WALTHAM — Coach Doc Rivers is telling the Celtics to speed things up. And Kevin Garnett echoed the message during practice Sunday.
“He was like, we didn’t get a lot of easy points, easy buckets,” guard Courtney Lee said of Garnett’s speech to the team. “We had to work for everything.
“So that’s the one thing I’m going to try to do on the offensive end, is to get out and run. If we can get 10, 12 points a game on transition, that’s huge.”
Lee and Jason Terry will be important to the Celtics’ intentions to increase the offensive tempo. Both will be expected to threaten from the perimeter, setting themselves up off the dribble, as well as running off screens.
“We really need to increase our pace,” Rivers said. “But we turned the ball over too much last year and that hampered our offense. When you look at our efficiency, when we actually got a shot up at the basket we were pretty good.
“I’d like to increase the pace. I just think we are a team that can run more pick-and-rolls for guys. We have more guys who can put the ball on the floor. We haven’t had guys who wanted to run, and now I think we have more of those guys, and that helps.”
The Celtics slowed noticeably after losing Avery Bradley (shoulders) and Chris Wilcox (heart surgery) last season. Wilcox and Jeff Green — who missed last season, also because of heart surgery — along with the newcomers, are expected to accelerate the pace this season.
“Now, you have guys like myself and Courtney, who can also handle the ball in pick-and-roll situations and can make it a lot easier on these guys,” Terry said. “Usually, [Rajon] Rondo has to get everybody involved and get everybody shots, whereas now he penetrates the lane, kicks it to us, and now we can also create. It won’t just be a catch-and-shoot situation.”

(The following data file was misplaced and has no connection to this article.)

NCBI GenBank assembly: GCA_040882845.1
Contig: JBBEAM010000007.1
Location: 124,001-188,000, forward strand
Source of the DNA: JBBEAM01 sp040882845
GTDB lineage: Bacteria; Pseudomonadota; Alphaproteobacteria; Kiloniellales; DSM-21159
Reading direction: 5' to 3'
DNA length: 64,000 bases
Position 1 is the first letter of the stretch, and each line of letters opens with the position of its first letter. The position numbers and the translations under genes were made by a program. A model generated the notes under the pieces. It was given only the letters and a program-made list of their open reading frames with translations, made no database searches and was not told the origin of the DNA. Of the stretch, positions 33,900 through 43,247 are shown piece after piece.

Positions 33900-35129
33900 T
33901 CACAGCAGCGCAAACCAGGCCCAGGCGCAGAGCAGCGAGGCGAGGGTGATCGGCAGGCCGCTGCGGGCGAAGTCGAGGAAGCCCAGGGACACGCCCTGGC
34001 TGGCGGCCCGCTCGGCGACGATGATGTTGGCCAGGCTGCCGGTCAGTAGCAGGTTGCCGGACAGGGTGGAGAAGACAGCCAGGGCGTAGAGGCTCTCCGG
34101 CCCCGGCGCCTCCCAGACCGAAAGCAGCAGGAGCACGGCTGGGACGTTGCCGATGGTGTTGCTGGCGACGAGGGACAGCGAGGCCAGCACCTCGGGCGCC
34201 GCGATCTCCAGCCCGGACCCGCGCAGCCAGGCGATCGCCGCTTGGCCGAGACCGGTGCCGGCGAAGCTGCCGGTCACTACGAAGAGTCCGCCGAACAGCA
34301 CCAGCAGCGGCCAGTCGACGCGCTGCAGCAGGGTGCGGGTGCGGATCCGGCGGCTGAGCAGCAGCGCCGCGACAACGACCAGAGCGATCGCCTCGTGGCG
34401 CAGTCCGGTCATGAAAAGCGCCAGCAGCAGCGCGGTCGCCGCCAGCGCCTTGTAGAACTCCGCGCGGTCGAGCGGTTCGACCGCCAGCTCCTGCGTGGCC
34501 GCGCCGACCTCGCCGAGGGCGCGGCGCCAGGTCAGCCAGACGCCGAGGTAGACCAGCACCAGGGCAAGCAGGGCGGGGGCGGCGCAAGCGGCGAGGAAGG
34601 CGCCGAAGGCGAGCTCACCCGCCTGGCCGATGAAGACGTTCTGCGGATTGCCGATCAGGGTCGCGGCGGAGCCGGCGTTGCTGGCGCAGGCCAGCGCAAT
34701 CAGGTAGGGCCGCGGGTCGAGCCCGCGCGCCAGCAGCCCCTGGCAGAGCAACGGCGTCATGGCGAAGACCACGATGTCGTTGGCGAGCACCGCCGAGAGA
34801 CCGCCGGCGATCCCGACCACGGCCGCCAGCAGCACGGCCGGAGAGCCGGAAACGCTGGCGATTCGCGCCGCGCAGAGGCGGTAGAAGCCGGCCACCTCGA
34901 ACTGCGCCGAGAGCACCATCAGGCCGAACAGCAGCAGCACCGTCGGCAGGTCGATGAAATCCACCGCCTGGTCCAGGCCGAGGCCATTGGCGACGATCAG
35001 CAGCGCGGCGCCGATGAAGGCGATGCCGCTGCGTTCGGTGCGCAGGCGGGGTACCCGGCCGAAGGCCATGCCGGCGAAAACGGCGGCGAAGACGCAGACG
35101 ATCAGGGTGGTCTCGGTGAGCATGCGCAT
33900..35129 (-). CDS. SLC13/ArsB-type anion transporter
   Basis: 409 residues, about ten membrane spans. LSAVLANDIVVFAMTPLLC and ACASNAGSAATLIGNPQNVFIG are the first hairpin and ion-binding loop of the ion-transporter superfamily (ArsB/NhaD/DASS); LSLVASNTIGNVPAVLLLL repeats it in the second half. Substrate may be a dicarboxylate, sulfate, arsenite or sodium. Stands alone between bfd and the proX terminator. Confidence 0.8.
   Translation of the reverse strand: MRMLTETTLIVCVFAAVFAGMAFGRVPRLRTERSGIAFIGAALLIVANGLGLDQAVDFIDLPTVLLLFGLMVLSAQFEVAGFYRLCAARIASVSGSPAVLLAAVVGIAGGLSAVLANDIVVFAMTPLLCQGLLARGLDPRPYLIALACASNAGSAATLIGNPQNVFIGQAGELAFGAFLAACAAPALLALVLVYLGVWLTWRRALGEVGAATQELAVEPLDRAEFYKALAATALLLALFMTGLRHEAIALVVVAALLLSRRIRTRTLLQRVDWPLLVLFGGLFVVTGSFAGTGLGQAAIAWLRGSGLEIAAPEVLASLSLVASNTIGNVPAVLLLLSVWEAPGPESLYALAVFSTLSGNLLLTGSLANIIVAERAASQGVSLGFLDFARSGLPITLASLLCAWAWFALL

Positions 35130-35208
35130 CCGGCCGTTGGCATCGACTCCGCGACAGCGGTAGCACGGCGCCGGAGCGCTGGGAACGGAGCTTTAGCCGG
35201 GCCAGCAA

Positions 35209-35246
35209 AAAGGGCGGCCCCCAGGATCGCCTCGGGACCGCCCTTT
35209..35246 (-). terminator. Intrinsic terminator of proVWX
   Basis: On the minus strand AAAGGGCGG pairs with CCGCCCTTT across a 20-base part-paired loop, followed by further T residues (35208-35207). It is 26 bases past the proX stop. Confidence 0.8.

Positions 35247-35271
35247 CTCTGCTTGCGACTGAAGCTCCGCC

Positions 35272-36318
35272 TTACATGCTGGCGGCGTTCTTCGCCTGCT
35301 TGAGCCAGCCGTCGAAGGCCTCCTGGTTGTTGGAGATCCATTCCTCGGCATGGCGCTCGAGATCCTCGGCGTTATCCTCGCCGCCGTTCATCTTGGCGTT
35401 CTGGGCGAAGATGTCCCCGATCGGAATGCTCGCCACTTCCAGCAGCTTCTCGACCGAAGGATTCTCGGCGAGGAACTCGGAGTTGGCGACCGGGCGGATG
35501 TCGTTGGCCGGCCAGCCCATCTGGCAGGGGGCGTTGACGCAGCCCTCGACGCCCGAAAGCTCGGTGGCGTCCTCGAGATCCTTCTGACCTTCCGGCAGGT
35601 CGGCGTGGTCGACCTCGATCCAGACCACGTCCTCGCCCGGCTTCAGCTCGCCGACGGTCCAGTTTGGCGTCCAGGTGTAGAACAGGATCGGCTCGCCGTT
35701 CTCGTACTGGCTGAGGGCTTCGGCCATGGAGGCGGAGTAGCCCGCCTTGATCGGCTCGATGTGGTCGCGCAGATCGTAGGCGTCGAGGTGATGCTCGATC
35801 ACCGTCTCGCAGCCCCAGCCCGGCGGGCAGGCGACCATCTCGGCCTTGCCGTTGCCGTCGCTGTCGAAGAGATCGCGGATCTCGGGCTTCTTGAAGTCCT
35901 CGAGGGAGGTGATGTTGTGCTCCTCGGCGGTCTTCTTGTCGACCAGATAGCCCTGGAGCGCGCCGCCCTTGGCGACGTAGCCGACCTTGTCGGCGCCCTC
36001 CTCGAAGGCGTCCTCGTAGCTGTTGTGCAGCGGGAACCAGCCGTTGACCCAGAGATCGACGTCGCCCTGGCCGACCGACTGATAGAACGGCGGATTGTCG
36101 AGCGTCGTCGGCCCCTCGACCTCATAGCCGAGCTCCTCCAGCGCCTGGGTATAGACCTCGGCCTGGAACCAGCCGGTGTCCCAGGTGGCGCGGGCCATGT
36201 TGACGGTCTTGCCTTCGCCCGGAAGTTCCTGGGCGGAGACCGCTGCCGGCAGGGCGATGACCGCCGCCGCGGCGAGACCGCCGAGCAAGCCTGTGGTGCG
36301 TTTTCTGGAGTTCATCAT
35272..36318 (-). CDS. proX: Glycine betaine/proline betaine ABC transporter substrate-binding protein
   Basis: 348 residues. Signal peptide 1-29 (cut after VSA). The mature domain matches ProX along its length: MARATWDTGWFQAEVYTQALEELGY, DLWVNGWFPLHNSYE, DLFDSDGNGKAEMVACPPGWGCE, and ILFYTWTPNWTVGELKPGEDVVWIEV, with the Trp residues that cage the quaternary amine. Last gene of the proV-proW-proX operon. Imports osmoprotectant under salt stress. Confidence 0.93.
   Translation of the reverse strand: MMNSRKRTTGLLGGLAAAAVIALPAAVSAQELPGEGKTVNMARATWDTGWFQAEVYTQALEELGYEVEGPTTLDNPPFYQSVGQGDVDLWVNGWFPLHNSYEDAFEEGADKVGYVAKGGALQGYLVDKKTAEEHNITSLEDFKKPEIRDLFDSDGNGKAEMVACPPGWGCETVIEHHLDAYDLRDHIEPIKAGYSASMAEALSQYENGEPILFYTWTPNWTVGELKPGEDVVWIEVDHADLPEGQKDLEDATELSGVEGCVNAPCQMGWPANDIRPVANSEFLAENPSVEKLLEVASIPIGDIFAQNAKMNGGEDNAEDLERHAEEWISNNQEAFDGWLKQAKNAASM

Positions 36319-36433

Lee could be in the starting lineup, with Terry retaining his sixth-man role, when the Celtics open the season at Miami Oct. 30.
“What I’m expecting to see is all-around play,” Rivers said of Lee. “I think he does a lot of things well, and that helps our team.”
Rivers said he began recruiting Lee shortly after the free agent signing period began.
“That made the free agent period easier, knowing the Celtics were one of the teams coming after me,” Lee said. “Boston has the tradition. For everybody, it’s all about getting back to the Finals and winning the championship. You only want to be a part of that. Winning matters the most, and that makes the transition a lot easier for me.”
Lee has been consistently productive as a professional, but this will be his fourth team since being drafted by Orlando in 2008.
“It’s the NBA, it’s a business,” Lee said. “Here today, gone tomorrow. The only thing is to continue to be professional about it, work hard every day, control what you can control.
“Everything happens off the court for a reason. There’s teams that want to go after you, there’s teams that want to make trades to better their team. I happened to be a part of that. It doesn’t discourage me at all. I’m on this team. I’m here to win and come in here and play hard every day.
“My role for this team is on the defensive end, first and foremost. Make it tough on the opposing team, try to get a couple steals, pressure the ball. On offense, speed the pace, up the tempo of the game, running the lanes for Rondo. With Paul Pierce and Kevin Garnett, with all those double teams, I need to be the guy on the outside with the open shot.”